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Showing posts from September, 2012

What's in a Name challenge review: The Sound of a Wild Snail Eating, by Elizabeth Tova Bailey

No sooner hand I finished the previous review when I picked up the next book in the challenge and read it through in a single sitting. It was that fascinating and that good. This is my fifth and second-to-last book of the challenge, the creepy crawly (a snail), and the only one so far that has not been on my TBR list. Just to be clear, the TBR books are the ones I have owned for over a year.  The reason I didn't choose a TBR book for this category was simple: I only have one unread book about creepy-crawlies that fits the plus-one-year rule, and it's a reference book as thick as a telephone directory that I have no intention of reading from cover to cover.  The author was struck by a mysterious illness while on holiday in Europe and the outcome was a debilitating condition that made her an invalid. Stuck in a cycle of slight recoveries and violent relapses, she was bound to her bed when a friend brought her a pot of wild violets and a forest snail. She began observing

What's in a Name challenge review: The Darling Buds of May by H.E. Bates

My fourth What's in a Name challenge book was this delightful short novel, the first in a series of (I think) 5 books that have also been used as the basis for a television series. The challenge category is # 6, the something you'd find on a calendar , that of course being the month of May. Cedric Carlton, a clerk from the Internal Revenue office arrives at the Larkin family farm to find out why Pa Larkin hasn't filed his taxes. He meets the Larkins' oldest daughter, Mariette, and falls in love with her at first sight, which comes in useful for Pa, who clearly has no intention to pay his taxes and uses Cedric's infatuation with Mariette to dodge all questions about the matter. Cedric, renamed Charley by Pa, quickly forgets why he came and takes sick leave in order to stay with the family and be near Mariette, who seems quite interested in him too. This is one of those lovely novels in which a formula as old as literature is used to good effect to tell an en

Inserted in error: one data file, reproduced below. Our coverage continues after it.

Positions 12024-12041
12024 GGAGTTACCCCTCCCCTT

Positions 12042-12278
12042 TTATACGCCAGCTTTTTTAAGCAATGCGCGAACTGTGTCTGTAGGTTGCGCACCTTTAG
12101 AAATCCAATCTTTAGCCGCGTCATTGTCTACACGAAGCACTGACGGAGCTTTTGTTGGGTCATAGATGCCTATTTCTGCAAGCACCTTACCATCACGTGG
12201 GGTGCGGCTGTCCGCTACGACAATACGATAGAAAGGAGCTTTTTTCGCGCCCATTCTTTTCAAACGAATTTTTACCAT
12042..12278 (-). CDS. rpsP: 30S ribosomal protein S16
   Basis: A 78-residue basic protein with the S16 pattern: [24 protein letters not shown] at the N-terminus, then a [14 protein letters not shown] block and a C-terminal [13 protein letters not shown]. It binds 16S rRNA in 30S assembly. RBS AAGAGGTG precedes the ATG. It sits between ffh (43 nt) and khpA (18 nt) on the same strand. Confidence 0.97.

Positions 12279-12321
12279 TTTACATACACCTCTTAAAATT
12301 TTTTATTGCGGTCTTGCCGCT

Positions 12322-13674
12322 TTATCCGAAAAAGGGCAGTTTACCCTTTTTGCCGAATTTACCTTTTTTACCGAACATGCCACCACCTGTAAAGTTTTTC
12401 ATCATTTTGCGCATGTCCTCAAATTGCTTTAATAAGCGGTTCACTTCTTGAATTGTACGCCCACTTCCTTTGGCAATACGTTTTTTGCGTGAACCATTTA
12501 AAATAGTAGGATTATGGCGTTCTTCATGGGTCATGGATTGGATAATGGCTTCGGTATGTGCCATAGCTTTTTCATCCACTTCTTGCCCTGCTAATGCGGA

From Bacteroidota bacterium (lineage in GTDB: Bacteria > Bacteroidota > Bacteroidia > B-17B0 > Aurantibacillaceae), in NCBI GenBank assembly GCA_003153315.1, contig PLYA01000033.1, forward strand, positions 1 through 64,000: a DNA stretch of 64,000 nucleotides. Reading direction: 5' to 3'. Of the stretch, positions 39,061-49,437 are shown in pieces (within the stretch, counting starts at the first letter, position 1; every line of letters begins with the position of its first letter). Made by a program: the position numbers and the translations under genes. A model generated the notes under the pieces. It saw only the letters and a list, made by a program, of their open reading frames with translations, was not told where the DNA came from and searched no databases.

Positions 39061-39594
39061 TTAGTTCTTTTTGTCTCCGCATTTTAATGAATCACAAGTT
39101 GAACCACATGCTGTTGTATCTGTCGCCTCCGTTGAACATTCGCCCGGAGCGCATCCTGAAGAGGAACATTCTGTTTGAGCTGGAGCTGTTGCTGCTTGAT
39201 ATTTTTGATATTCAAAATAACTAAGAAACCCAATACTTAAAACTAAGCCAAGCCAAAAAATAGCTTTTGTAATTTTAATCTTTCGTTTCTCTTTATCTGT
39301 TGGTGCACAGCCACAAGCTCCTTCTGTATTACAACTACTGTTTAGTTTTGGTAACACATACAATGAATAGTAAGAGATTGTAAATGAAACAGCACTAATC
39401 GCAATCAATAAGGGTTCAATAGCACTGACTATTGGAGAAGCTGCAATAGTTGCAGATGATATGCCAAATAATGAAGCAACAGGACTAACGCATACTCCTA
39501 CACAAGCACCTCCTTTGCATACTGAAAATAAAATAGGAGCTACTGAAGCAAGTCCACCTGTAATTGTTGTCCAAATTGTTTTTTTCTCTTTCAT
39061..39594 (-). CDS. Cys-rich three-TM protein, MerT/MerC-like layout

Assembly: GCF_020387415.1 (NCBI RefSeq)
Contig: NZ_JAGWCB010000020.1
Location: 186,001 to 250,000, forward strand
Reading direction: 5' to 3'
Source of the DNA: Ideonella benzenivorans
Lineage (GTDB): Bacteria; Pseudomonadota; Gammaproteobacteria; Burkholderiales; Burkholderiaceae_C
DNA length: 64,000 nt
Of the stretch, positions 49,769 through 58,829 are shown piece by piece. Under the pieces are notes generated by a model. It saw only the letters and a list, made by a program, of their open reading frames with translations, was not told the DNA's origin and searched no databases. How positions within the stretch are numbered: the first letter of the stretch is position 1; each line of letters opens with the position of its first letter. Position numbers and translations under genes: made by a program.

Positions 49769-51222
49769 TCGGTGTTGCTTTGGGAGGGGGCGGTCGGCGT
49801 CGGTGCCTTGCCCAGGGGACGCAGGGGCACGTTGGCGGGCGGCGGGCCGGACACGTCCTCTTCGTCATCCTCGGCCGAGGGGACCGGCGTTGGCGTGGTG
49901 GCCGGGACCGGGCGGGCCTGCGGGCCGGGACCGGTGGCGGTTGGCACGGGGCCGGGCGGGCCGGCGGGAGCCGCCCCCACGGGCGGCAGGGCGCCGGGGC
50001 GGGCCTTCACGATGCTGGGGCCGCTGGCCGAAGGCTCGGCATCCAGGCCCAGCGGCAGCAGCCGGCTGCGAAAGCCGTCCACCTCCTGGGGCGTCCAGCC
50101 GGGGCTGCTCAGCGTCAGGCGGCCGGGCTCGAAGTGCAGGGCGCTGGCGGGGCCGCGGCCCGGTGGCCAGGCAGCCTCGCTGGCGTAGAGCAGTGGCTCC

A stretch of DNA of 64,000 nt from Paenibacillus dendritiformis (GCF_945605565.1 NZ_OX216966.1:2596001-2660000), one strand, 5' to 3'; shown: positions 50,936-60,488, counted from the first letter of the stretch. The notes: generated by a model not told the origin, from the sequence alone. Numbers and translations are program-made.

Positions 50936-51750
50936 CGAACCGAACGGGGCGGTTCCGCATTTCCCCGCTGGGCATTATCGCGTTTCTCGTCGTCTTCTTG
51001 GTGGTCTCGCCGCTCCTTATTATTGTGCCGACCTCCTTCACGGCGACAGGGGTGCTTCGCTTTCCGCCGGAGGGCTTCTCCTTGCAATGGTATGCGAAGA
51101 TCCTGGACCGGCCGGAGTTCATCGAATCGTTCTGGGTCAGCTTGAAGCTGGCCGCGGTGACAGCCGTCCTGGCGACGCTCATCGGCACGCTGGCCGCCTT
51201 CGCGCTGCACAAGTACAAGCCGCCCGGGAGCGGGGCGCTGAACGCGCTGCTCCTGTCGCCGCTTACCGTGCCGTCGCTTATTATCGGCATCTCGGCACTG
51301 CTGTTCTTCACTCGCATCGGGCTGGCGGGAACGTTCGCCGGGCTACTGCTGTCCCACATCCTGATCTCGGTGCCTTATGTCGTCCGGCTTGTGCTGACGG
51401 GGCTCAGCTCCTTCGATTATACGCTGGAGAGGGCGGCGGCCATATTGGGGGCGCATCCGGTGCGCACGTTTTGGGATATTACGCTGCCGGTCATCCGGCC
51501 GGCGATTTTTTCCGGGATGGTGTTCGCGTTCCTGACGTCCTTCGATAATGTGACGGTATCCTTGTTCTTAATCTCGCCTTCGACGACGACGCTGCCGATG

What's in a Name challenge review: The Marsh Arabs by Wilfred Thesiger

This is the third What's in a Name challenge book I finish, the topographical feature , that of course being a marsh . This means I am halfway there, and one more TBR book down. The Marsh Arabs is a travelogue that, along with another travelogue by the same author, Arabian Sands , often appears on lists of best travel books and classics of the genre. It's easy to see why. The style is straightforward and no-nonsense, yet never dry or boring and it was refreshing for a change to read a travelogue by someone who knew exactly who he was and what he was doing, rather than the more common "searching for meaning and/or identity" travelogue so common today. In 1951 to 58 Wilfred Thesiger spent several months of each year in the marshes of southern Iraq, getting to know the inhabitants, their way of life and customs. He seems to have travelled to this particular area in search of people who were not yet too modernised to have lost all connection with their past and

Reading report for August 2012

It suddenly occurred to me that I had yet to post a reading report for last month.  I finished 12 books in August, out of which one was a reread. It was a mixed bag this time: autobiography, travel, popular science, romance, urban fantasy, mystery and suspense. Some of my favourite genres, in fact. The TBR challenge is inching along, with 3 books in August, and I got going again with the Brother Cadfael mysteries, reading three of them back to back. I finally got hold of the final book I needed to complete the series and now there is nothing holding me back from finally finishing it. The Books: Alison Arngrim: Confessions of a Prairie Bitch . Autobiography. Andrew Beahrs: Twain's Feast: Searching for America's lost foods in the footsteps of Samuel Clemens . Travel and food. Georgette Heyer: The Convenient Marriage . Historical romance. Reread. Sam Kean: The Disappearing Spoon: and other true tales of madness, love, and the history of the world, from the periodic tabl

What‘s in a Name challenge review: The Motorcycle Diaries by Ernesto 'Che' Guevara, translated by Alexandra Keeble

Here is my second What‘s in a Name challenge read, no. 5, the something you‘d carry in your pocket, purse, or backpack, that thing being a diary. The Motorcycle Diaries shows famous revolutionary Ernesto Guevara as young, roguish and immature but already beginning to form the ideas and ideology that would later lead him to join the Cuban revolution and attempt to carry through revolutions in the Congo and Bolivia, the latter which would cost him his life. How much of that revolutionary spark that can be seen here and there in the book is his own fiction and how much is true is impossible to know, as he edited the diary he kept of the journey and may have added to it to make it more interesting for his political brethren. The final chapter, his mini-manifesto of support for the downtrodden and for the revolution he believes in, is certainly a later addition, written to give the book a climax and a real ending. For the most part, however, this book is about the joys of travel. Gue